There are, of course, compliance costs that we try to keep to a minimum, but at the same time there are clear benefits, although they are difficult to quantify. Indeed, PricewaterhouseCoopers, in the consultation, said that it was difficult to put a monetary value on it, but that it was very much of positive value to the companies, ensuring consistency, transparency and a level playing field, which justifies those costs.
Mr. Hoban: It is interesting that that organisation cannot monetise those benefits, because some of the benefits of increased transparency will enable those societies to reduce their cost of capital, which could be a monetised benefit that it did not pick up. However, as it used to employ me, I shall not be too critical of it. One of the other points that I wanted to make was that issues have arisen relating to corporate scandals, so why are we waiting for the EU to make those decisions rather than reacting ourselves? For example, it has long been a requirement of listed company accounts to disclose the various sources of remuneration for auditors by different categories of service. Why have we had to wait for the EU to act and why did we not act ourselves to ensure that best practice applies in the UK?
Kitty Ussher: The hon. Gentleman has got to the heart of the matter. Today is a tidying-up exercise that is the last stage of a rather long process that has taken place within a UK environment and at a European level. He will be aware of the entire company law reform process, which took the best part of a decade of working in consultation with firms and various representative groups and finally led to the Companies Act 2006. It is simply a matter of procedure that the European directives were implemented and agreed at the same time. It is up to the Treasury to implement legislation for the building society and mutual sector, whereas it is for DBERR—formerly the Department of Trade and Industry—to implement wider reforms to the Companies Act.
In a sense, two processes are being rolled into one, and we thought that it was better government to wait until the Companies Act had been implemented and then try to mirror the provisions in a way that met the EU requirements at the same time. We could have implemented it earlier or done something concurrently, but I think that it was better government to have an entirely consistent regime across the entire private sector.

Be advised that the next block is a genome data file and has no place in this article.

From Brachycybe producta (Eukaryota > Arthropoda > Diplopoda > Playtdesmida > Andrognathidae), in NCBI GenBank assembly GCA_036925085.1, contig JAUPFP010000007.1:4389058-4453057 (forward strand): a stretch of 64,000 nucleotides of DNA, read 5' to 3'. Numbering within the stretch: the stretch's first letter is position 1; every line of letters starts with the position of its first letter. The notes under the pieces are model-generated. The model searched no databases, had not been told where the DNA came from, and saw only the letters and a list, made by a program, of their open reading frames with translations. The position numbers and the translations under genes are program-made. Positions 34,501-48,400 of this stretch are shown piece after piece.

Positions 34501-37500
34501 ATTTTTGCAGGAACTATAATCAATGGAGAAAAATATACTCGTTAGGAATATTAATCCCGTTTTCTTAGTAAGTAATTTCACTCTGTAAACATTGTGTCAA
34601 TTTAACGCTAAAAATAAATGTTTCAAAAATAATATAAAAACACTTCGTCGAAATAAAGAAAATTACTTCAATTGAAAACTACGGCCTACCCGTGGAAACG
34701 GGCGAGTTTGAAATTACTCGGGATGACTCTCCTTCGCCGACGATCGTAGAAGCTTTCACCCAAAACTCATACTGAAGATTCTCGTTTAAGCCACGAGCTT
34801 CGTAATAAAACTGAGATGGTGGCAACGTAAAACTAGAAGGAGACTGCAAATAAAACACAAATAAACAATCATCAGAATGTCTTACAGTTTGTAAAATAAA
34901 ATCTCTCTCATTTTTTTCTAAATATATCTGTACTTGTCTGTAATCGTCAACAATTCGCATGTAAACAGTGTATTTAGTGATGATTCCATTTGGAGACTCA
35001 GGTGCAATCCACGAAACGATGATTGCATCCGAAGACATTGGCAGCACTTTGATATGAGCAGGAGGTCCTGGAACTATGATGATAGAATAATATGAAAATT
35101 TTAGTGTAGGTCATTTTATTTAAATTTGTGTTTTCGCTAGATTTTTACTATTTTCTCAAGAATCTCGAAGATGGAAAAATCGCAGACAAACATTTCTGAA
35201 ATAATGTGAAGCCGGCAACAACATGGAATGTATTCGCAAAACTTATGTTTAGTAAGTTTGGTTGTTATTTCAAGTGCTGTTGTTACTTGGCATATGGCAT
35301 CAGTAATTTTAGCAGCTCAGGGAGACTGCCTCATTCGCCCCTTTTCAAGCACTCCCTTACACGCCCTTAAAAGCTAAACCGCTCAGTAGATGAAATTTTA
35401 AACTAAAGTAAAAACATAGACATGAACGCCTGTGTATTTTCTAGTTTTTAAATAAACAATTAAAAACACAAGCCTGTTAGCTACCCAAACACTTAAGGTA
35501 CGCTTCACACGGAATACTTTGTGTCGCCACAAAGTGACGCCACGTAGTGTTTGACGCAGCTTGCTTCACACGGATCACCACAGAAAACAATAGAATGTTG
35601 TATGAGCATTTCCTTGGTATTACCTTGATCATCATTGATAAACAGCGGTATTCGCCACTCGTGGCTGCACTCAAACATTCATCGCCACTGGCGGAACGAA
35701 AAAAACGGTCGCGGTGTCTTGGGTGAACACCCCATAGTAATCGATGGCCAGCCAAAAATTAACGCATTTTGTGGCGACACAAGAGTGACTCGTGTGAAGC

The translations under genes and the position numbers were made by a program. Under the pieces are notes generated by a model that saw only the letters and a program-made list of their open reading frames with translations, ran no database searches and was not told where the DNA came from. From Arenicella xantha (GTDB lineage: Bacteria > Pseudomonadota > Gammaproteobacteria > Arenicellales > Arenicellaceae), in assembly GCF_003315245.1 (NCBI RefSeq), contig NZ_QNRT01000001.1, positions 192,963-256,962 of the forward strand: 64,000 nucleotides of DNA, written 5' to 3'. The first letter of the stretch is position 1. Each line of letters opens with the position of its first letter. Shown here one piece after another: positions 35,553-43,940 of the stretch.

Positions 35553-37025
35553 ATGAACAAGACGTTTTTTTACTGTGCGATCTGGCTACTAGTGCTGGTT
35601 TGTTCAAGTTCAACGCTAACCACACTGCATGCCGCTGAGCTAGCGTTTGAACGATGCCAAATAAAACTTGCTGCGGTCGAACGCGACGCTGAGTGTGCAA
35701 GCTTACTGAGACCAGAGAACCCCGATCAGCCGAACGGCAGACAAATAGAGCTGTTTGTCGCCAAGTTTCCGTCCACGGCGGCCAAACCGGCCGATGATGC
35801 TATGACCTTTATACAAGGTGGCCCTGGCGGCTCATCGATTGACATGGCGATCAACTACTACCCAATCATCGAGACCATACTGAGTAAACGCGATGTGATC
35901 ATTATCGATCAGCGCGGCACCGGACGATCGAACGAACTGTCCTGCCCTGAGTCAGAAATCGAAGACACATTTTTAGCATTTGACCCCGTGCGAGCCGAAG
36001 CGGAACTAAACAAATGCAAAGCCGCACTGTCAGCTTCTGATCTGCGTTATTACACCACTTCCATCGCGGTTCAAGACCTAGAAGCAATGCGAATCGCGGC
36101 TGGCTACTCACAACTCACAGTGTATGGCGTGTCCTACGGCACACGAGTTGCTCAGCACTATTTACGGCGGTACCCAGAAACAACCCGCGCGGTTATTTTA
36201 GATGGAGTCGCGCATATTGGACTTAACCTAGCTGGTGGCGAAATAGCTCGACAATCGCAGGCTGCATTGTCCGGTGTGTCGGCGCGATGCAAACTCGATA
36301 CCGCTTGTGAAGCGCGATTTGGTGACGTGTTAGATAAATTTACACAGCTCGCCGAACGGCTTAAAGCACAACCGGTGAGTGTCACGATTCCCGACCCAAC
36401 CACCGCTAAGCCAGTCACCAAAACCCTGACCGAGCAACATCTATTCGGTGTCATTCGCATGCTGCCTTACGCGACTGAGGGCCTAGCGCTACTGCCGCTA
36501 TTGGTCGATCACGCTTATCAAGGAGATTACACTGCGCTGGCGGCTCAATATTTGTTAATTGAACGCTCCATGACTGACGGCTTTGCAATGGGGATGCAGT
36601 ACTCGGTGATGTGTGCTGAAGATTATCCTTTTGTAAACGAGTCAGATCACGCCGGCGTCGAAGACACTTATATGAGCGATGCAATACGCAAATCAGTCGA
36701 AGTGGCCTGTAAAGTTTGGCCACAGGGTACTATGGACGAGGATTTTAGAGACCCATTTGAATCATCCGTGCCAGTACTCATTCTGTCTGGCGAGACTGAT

Mr. Hoban: Without wishing to sound pedantic, disclosure of the different sources of auditors’ remuneration predates the Companies Act 2006. The regime was in place prior to that. We could have acted on that aspect sooner, in line with how such listed companies have been dealt with. I do not think that matters have anything to do with implementation of the seventh Council directive under the Companies Act 2006.
Kitty Ussher: The hon. Gentleman makes his point. We felt that we needed to react to the European directive when it had been implemented, and we are doing so as fast as we possibly can while consulting the industry, which is 100 per cent. in favour of it.
I thank the hon. Member for Southport for his general support. He asked what would happen if auditors did not fulfil their duty under the Act to provide information. The best way in which to answer that is to say that auditors are, of course, regulated by professional bodies and the act of not fulfilling the duty would be seen as an inappropriate lack of action and an offence under the guidelines for the regulated bodies. We expect the professional bodies to take the appropriate action, which would be reputational and could lead to a barring further down the line.
As for the duty to acquaint members with auditor problems, having set up the legislative framework, the incentives make it extremely clear that it would be a matter of public interest to make all interested parties, including members and the wider public, aware if there was a problem with a particular auditor. It would be good practice to publicise such matters appropriately. We are confident that that will work. If there are cases of such action not working, we shall watch out carefully for that. Having answered all the questions that have been put to me, I commend the order to the Committee.
Question put and agreed to.
Committee rose at nine minutes to Three o’clock.